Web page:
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Bennett v. Clark

United States District Court, E.D. Wisconsin

November 19, 2019

MALCOLM BENNETT, Plaintiff,
v.
DAVID CLARK, et al., Defendants.

          ORDER GRANTING PLAINTIFF'S MOTION FOR LEAVE TO PROCEED WITHOUT PREPAYMENT OF THE FILING FEE (DKT. NO. 2), SCREENING THE COMPLAINT (DKT. NO. 1) AND DISMISSING THE CASE

          HON. PAMELA PEPPER, CHIEF UNITED STATES DISTRICT JUDGE

         The plaintiff, a Wisconsin state prisoner who is representing himself, filed a complaint under 42 U.S.C. §1983, alleging that the defendants violated his civil rights. Dkt. No. 1. This order resolves the plaintiff's motion for leave to proceed without prepayment of the filing fee, dkt. no. 2, and screens his complaint, dkt. no. 1.

         I. THE PLAINTIFF'S MOTION TO PROCEED WITHOUT PREPAYMENT OF THE FILING FEE

         The Prison Litigation Reform Act (“PLRA”) applies to this case because the plaintiff was incarcerated when he filed his complaint. 28 U.S.C. §1915. The law allows a court to let an incarcerated plaintiff proceed with his case without prepaying the civil case filing fee if he meets certain conditions. One of those conditions is that the plaintiff pay an initial partial filing fee. 28 U.S.C. §1915(b). Once the plaintiff pays the initial partial filing fee, the court may allow the plaintiff to pay the balance of the $350 filing fee over time, through deductions from his prisoner account. Id.

         On February 22, 2019, the court ordered the plaintiff to pay an initial partial filing fee of $13.41. Dkt. No. 5. The court received that fee on March 14, 2019. The court will grant the plaintiff's motion for leave to proceed without prepayment of the filing fee and allow him to pay the remainder of the filing fee over time in the manner explained at the end of this order.

         II. SCREENING OF THE PLAINTIFF'S COMPLAINT

         The PLRA requires the court to screen complaints brought by prisoners seeking relief against a governmental entity or officer or employee of a governmental entity. 28 U.S.C. §1915A(a). The court must dismiss a complaint if the plaintiff raises claims that are legally “frivolous or malicious, ” that fail to state a claim upon which relief may be granted, or that seek monetary relief from a defendant who is immune from such relief. 28 U.S.C. §1915A(b).

         To state a claim, a complaint must contain sufficient factual matter, accepted as true, “that is plausible on its face.” Ashcroft v. Iqbal, 556 U.S. 662, 678 (2009) (quoting Bell Atlantic Corp. v. Twombly, 550 U.S. 544, 570 (2007)). “A claim has facial plausibility when the plaintiff pleads factual content that allows a court to draw the reasonable inference that the defendant is liable for the misconduct alleged.” Id. (citing Twombly, 550 U.S. at 556).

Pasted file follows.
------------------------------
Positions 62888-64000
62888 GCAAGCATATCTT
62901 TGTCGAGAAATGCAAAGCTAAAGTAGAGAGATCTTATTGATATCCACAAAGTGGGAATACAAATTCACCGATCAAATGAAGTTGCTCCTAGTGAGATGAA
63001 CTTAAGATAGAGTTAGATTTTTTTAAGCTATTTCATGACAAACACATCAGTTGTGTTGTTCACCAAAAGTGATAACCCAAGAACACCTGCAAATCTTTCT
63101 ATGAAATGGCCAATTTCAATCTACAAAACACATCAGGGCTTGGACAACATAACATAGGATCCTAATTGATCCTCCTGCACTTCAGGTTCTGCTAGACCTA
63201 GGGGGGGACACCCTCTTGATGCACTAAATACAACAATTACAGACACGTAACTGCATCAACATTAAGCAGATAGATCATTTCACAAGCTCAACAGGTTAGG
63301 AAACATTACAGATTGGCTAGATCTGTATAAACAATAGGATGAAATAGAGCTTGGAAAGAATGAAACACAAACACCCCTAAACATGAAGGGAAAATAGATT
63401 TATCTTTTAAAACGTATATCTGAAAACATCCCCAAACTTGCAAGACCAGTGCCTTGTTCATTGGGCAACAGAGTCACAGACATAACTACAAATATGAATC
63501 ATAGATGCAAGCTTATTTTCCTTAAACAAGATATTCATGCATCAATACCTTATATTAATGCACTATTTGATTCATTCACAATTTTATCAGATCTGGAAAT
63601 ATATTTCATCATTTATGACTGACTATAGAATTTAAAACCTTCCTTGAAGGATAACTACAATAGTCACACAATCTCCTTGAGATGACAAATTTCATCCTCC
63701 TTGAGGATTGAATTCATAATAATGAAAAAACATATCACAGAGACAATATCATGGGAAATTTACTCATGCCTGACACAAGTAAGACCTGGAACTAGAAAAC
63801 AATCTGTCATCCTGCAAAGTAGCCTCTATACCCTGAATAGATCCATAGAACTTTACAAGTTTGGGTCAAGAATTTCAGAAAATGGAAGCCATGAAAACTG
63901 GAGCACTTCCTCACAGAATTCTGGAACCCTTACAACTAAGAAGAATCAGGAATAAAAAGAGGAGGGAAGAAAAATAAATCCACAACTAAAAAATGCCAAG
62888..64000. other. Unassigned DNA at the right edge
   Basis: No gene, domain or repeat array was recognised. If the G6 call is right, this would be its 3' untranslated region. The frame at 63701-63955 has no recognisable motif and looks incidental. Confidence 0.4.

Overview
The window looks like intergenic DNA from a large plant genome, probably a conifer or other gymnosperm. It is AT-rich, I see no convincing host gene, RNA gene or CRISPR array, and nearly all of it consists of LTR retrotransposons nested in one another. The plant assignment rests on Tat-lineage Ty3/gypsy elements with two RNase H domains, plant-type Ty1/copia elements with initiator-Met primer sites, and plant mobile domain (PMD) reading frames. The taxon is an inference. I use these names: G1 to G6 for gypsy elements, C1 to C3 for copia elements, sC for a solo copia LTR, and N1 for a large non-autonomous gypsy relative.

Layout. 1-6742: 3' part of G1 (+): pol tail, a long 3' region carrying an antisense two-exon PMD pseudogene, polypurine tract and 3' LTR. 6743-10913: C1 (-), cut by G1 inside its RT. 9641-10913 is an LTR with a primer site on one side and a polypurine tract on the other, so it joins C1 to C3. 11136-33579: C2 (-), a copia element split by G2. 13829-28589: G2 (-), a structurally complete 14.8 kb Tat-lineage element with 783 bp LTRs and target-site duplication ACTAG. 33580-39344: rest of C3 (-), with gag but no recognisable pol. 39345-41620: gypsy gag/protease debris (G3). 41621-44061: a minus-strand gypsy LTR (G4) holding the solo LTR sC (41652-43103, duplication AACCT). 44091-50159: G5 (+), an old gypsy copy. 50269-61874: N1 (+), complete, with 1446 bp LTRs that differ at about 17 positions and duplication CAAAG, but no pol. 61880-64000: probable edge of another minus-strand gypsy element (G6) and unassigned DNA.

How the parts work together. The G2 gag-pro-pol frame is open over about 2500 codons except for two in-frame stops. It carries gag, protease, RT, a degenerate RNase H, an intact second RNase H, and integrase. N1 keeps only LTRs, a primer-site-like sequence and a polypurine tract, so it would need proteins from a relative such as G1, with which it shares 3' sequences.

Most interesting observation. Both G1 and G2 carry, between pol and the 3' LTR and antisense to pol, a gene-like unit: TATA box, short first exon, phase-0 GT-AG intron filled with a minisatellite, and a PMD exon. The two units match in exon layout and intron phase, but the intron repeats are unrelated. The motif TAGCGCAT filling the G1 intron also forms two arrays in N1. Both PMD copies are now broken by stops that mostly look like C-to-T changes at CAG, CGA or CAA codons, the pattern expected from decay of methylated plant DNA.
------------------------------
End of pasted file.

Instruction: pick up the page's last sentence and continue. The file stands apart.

To state a claim under 42 U.S.C. §1983, a plaintiff must allege that 1) someone deprived of a right secured by the Constitution or laws of the United States and 2) whoever deprived him of that right was acting under color of state law. Buchanan-Moore v. Cty. of Milwaukee, 570 F.3d 824, 827 (7th Cir. 2009) (citing Kramer v. Vill. of N. Fond du Lac, 384 F.3d 856, 861 (7th Cir. 2004)); see also Gomez v. Toledo, 446 U.S. 635, 640 (1980). The court gives a pro se plaintiff's allegations, “however inartfully pleaded, ” a liberal construction. See Erickson v. Pardus, 551 U.S. 89, 94 (2007) (quoting Estelle v. Gamble, 429 U.S. 97, 106 (1976)).

         A. Facts Alleged in the Complaint

         On June 7, 2017, the plaintiff was an inmate in the restricted housing unit at the Milwaukee County Jail. Dkt. No. 1 at 2. At that time, defendant David Clarke was the sheriff of Milwaukee County. Id. The plaintiff says that William Little and CO Dantzler were correctional officers at the jail. Id.

         Around 11:09 a.m. on June 7, 2017, Dantzler woke up the plaintiff and told him it was time for “his rec and shower.” Id. at 2. Dantzler put the plaintiff in arm restraints, after which the plaintiff was let out of his cell; the plaintiff's cell was on the upper level of the unit. Id. at 2-3. Dantzler assisted the plaintiff to the lower level, where the shower area and rec area were located. Id. at 3. Dantzler gave the plaintiff towels and clothes, and the plaintiff got into the shower with shackles on. Id.

         After finishing his shower, the plaintiff went upstairs to drop off his towels. Id. When he tried to go back downstairs to finish his rec time, he “slipped and fell injuring his arm hip and back.” Id. The plaintiff states that he tried to get up but couldn't due to the pain. Id.

         “After a couple minutes, ” Little came in and told the plaintiff that “there had been a medical emergency called.” Id. at 3-4. “A couple minutes later, ” medical staff arrived. Id. at 4. They evaluated the plaintiff and determined that he couldn't walk to the infirmary; another officer helped the plaintiff onto a back board and took him to the Health Services Unit, where “it was determined that the plaintiffs injuries were great enough that [he] would ...


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